In another problematic scenario, a CFA directly or indirectly owns commercial real estate, and such income is not treated as income from an active business. (A similar scenario would be one where a CFA is required to hold residential real estate in another CFA for liability or other commercial reasons.) As proposed, the budget measures could result in the CCPC having to pay incremental Canadian tax of almost 26 percent on every dollar of FAPI if the CFA is unable to make distributions (for example, because of restrictions under debt covenants). The CCPC will need to find alternative ways to fund the taxes. To avoid this result, the CCPC may begin to shift head office functions by moving jobs to the foreign country to avoid FAPI, or it may restructure operations into a non-corporate form.
If the taxpayer is a Canadian corporation and the non-resident
corporation is a foreign affiliate, a deduction may be available under
section 113, depending on the surplus account from which the dividend is
paid. Another area of concern regarding the budget measures is the
treatment of taxable surplus distributions. Taxable surplus includes
active business income earned in a non-treaty country. However, it may
also capture active business income in a “designated treaty country.”
The term “designated treaty country,” which is defined in regulation
5907(11), requires Canada to have either a comprehensive tax convention
or a tax information exchange agreement with the foreign country. For an
amount to be included in exempt surplus rather than in taxable surplus
when an active business is carried on in a treaty country, the foreign
affiliate must be a resident in the treaty country both according to the
common-law test of central management and control and for the purposes
of the tax treaty. In a typical Canada-US cross-border context, the
affiliate may earn taxable surplus if it is resident in one country
under common-law principles (Canada, for example, where the majority of
the board resides and key decisions are made) and resident in another
country for treaty purposes (the United States, for example, on the
basis of tiebreaker rules).
Under the current rules, if a foreign affiliate makes a distribution from taxable surplus, the corporate taxpayer is entitled to a deduction under paragraphs 113(1)(b) and (c) that is based on the related underlying foreign tax and withholding tax paid in respect of the dividend. Taxable surplus dividends may be tax-free depending on the tax rate in the foreign jurisdiction. In this case, the rules are designed such that interaffiliate or cross-border dividend distributions from active earnings should not be subject to income tax until distributed to the individual shareholders.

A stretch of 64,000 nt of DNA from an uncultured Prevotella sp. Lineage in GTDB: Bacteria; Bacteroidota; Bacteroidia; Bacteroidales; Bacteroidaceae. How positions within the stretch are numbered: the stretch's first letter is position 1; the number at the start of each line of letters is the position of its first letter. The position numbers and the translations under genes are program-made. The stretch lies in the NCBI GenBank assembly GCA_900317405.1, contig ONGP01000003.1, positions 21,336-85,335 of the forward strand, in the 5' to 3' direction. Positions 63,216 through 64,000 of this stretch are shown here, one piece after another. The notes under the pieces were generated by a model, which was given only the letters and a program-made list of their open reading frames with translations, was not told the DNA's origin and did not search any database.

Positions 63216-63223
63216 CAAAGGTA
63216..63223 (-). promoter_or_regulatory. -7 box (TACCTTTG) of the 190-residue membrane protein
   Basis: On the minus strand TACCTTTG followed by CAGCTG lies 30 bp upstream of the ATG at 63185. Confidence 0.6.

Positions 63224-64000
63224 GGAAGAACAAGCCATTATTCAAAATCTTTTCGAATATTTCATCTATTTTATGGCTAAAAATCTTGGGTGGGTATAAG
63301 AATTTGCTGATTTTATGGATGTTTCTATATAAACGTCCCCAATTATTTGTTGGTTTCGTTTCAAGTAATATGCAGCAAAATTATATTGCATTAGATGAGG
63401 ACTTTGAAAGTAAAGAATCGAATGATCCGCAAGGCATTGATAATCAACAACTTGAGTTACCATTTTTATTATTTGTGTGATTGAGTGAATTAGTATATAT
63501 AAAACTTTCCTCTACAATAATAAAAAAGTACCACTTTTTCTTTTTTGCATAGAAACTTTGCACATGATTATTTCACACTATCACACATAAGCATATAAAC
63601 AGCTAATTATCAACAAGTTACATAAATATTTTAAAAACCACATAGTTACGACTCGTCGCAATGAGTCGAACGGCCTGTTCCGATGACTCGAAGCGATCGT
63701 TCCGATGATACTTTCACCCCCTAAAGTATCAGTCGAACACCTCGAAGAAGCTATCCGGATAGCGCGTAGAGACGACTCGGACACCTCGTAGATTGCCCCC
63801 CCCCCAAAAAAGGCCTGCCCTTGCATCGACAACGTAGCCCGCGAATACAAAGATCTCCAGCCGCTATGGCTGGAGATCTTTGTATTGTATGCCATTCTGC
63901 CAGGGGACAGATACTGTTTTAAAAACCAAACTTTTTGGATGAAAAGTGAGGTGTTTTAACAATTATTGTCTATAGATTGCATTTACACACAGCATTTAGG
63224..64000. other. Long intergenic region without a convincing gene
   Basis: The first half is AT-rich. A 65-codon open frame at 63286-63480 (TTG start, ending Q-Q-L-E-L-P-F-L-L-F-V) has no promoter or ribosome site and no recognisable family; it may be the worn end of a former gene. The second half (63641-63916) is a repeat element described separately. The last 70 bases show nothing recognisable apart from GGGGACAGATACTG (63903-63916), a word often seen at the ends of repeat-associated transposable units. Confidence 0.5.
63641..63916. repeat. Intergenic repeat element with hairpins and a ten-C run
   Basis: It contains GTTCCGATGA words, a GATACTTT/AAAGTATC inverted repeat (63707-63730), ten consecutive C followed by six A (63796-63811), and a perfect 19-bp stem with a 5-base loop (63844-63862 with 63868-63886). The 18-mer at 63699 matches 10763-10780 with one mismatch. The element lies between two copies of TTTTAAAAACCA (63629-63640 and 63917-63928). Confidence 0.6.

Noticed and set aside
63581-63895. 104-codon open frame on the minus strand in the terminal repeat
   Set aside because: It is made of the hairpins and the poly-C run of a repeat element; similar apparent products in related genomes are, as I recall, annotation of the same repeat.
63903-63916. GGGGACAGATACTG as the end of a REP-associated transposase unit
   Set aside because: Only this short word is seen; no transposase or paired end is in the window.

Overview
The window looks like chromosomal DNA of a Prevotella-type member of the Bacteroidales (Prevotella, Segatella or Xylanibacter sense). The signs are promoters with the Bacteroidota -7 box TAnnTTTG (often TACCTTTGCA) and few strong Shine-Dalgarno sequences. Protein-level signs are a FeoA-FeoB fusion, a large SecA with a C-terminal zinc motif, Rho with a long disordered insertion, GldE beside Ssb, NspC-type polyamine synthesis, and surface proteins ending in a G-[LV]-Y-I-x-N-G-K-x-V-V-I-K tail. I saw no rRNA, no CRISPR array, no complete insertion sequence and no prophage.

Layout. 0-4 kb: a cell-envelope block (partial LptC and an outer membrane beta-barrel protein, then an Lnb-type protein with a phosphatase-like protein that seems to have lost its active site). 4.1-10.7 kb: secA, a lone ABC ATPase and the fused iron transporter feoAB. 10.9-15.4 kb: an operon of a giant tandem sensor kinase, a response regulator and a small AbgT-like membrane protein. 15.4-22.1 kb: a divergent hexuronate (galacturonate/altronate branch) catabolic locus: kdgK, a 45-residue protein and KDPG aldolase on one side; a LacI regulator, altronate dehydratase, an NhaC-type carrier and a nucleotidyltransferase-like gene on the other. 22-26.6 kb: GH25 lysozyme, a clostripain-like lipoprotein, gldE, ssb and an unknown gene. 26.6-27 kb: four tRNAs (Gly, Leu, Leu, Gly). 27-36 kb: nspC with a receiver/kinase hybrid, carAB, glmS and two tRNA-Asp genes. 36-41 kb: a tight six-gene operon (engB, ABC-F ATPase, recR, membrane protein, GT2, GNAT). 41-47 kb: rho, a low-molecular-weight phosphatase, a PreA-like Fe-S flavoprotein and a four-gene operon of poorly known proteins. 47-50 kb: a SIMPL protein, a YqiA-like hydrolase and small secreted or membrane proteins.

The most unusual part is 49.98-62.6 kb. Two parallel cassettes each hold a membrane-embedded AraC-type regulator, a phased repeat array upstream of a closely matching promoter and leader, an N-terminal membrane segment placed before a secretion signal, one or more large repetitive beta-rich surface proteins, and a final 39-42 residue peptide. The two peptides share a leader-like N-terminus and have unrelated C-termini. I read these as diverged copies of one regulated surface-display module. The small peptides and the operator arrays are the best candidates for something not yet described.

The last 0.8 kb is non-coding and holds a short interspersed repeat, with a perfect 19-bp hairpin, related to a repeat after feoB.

Under the federal budget measures, the RTF, like FAPI, is reduced from 4 to 1.9, which may result in a cash tax payment by the CCPC if no amount is distributed to the individual CCPC shareholder. On an after-tax basis, the individual Canadian-resident shareholder may be in a comparable position, but there may be cases where a distribution to the shareholder is not possible, resulting in an upfront cash tax payment. Moreover, such a result would not arise if the CCPC decided to conduct business through a foreign branch, because the CCPC would usually pay tax in the foreign country, and there may not be incremental Canadian tax if sufficient tax is paid and a foreign tax credit is available. The proposed rule may limit the repatriation of capital to Canada and reduce investment in domestic assets. Thus, the CCPC may have a bias toward investing in business operations outside Canada and permanently defer the distribution of taxable surplus earnings to Canada.
It is not clear why active business income included in taxable surplus should be treated in this manner. It is often not possible for smaller organizations to have local management or directors in a foreign country. To avoid any risk of taxable surplus, a CCPC may move or hire employees in the foreign country or, if possible, begin to conduct business through a non-corporate entity.
Hybrid surplus arises from the disposition of foreign affiliate shares
or partnership interests by the shareholder affiliate, provided that the
gain on disposition does not give rise to FAPI (that is, provided that
the assets sold are excluded property). If a gain is realized by a
foreign affiliate on a qualifying transaction, the entire amount is
included in hybrid surplus. When there is a distribution of hybrid
surplus, a deduction is provided under paragraph 113(1)(a.1) based on
the amount of hybrid underlying tax (HUT) applicable to the dividend. If
the foreign tax rate on capital gains is greater than Canada’s
effective tax rate for capital gains (that is, 50 percent of the
ordinary tax rate), any dividends paid out of hybrid surplus should
generally have full HUT available as a deduction in Canada, so there is
no additional Canadian tax.
The federal budget proposals appear to result in slightly higher taxation at the corporate level; on a fully distributed basis, however, the overall tax paid may be less. Although the RTF is reduced from 4 to 1.9, which results in slightly higher corporate taxation, it may—because of the potentially larger addition to the capital dividend account being equal to the section 113 deductions—result in lower overall tax when the cash is distributed to the shareholder as a dividend where the capital gain is taxed at a preferential rate in the foreign jurisdiction. It is unclear whether this is the intention behind the proposals because there is no legislation, although such a result would be consistent with the treatment of a capital gain realized directly by the CCPC.
The federal budget proposals could be problematic for CCPCs with
international operations. Although it may be appropriate to eliminate
the deferral on purely passive investment income for a CFA with a
nominal operations or employment base, there are several commercial
situations where this is not the case. Finally, it is not clear why the
budget measures should target CCPCs that generate taxable surplus from
active business operations. We hope that the Department of Finance will
consider possible amendments to the rules to eliminate some of the
challenges that CCPCs with international operations may encounter.
BDO Canada LLP, Toronto